Giving weekly courses of corticosteroids to women at risk for spontaneous preterm delivery may reduce infant mortality, especially when delivery occurs before 32 weeks, according to this randomized trial presented at SMFM's annual meeting. But it also significantly reduces birthweight.
To reach that conclusion, Ronald Wapner and his associates gave at-risk women who were initially less than 32 weeks pregnantand had already received a single course of betamethasoneeither weekly courses of the drug or placebo. Among women on multiple courses who delivered before 32 weeks, the overall incidence of stillbirth, neonatal death, severe respiratory distress syndrome, and related complications was 21.3%, compared to 38.5%, a marginally significant difference (P=0.083). When the research team looked more closely at the data, however, they found that repeat doses apparently reduced the need for surfactant (12.5% vs. 18.4%, P=0.02) and mechanical ventilation (15.5% vs. 23.5%, P=0.005).
On the other hand, infants who had been exposed to four or more courses weighed significantly less at birth (2,396 g vs. 2,561 g P= 0.01). But when investigators analyzed the data for all infants on repeat steroids, including those who had been exposed to more than one and less than four courses of therapythe drop in birthweight became statistically insignificant. That led researchers to conclude that: "...further investigation of limited repeated steroid administration to women at high risk for early preterm birth is warranted." (Italics added)
Wapner RJ for the NICHD MFMU Network. A randomized trial of single vs. weekly course of corticosteroids. (Abstract 2).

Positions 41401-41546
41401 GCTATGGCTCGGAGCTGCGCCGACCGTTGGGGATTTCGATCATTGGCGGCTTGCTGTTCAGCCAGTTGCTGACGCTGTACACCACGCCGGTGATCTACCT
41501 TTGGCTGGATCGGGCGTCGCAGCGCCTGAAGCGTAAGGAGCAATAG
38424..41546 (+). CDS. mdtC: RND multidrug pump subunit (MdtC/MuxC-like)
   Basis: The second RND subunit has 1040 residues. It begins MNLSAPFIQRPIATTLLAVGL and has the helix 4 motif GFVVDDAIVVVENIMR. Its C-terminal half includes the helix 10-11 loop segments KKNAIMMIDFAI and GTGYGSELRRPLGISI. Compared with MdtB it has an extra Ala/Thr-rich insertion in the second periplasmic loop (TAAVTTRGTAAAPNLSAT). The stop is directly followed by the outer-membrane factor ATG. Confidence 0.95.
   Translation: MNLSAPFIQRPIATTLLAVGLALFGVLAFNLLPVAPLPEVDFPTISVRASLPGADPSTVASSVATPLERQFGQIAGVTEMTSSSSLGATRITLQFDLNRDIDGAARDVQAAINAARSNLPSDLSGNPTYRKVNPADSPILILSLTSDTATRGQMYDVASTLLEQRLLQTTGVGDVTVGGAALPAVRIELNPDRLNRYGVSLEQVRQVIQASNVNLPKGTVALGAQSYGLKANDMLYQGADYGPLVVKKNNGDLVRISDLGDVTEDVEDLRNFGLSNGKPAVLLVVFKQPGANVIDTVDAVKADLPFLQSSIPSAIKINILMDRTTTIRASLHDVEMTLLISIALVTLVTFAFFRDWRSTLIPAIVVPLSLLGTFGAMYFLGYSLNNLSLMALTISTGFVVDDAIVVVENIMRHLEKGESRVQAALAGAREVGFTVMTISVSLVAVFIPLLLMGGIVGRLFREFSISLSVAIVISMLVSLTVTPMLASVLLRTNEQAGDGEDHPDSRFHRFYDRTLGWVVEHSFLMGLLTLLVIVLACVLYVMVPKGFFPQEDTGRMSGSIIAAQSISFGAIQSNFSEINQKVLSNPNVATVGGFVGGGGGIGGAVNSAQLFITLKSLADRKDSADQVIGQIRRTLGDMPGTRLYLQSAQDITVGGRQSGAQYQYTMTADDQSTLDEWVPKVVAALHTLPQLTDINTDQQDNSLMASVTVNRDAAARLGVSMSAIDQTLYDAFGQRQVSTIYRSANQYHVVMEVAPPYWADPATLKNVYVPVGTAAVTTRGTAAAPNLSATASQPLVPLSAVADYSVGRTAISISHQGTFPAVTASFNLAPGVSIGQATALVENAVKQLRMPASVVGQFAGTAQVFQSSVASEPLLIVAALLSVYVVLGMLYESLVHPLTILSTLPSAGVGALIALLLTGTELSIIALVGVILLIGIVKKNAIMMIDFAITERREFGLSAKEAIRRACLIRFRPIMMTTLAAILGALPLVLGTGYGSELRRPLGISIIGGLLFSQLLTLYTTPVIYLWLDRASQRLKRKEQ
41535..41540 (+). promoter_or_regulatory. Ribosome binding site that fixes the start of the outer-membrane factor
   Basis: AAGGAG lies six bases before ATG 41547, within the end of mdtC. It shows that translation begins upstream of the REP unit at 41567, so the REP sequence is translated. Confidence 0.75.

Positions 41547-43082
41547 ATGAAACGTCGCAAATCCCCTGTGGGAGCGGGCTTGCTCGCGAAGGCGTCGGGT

Commentary by Charles J. Lockwood, MD:Until further clinical trials are conducted, I would recommend that a second course of corticosteroids be considered only in infants at immediate risk of preterm delivery prior to 28 weeks. The research presented at the SMFM meeting parallels the work done by Guinn DA, et al., (JAMA. 2001;286:1581-1587), who compared rates of respiratory distress syndrome (RDS), necrotizing enterocolitis, severe intraventricular hemorrhage, bronchopulmonary dysplasia, periventricular leukomalacia, sepsis, and perinatal death among infants whose mothers had received single versus weekly courses of antenatal corticosteroids. These investigators observed that these complications occurred in 22.5% of the weekly-course group versus 28.0% of the single- course group. While this difference was not statistically significant overall, it was significant among neonates delivered before 28 weeks. In particular, the rate of severe RDS in neonates delivered before 28 weeks was lower in the weekly steroid group (65.6%) compared with the single-course steroid (89.3%) group. However, the weekly steroid group had significantly higher rates of preterm deliveries between 24 and 27 weeks, shorter intervals from enrollment to delivery, and trends toward lower birthweights and increased maternal infections. So there's evidence that multiple courses of corticosteroids may reduce some indices of neonatal morbidity among infants born prior to 28 to 32 weeks but may have deleterious effects on growth.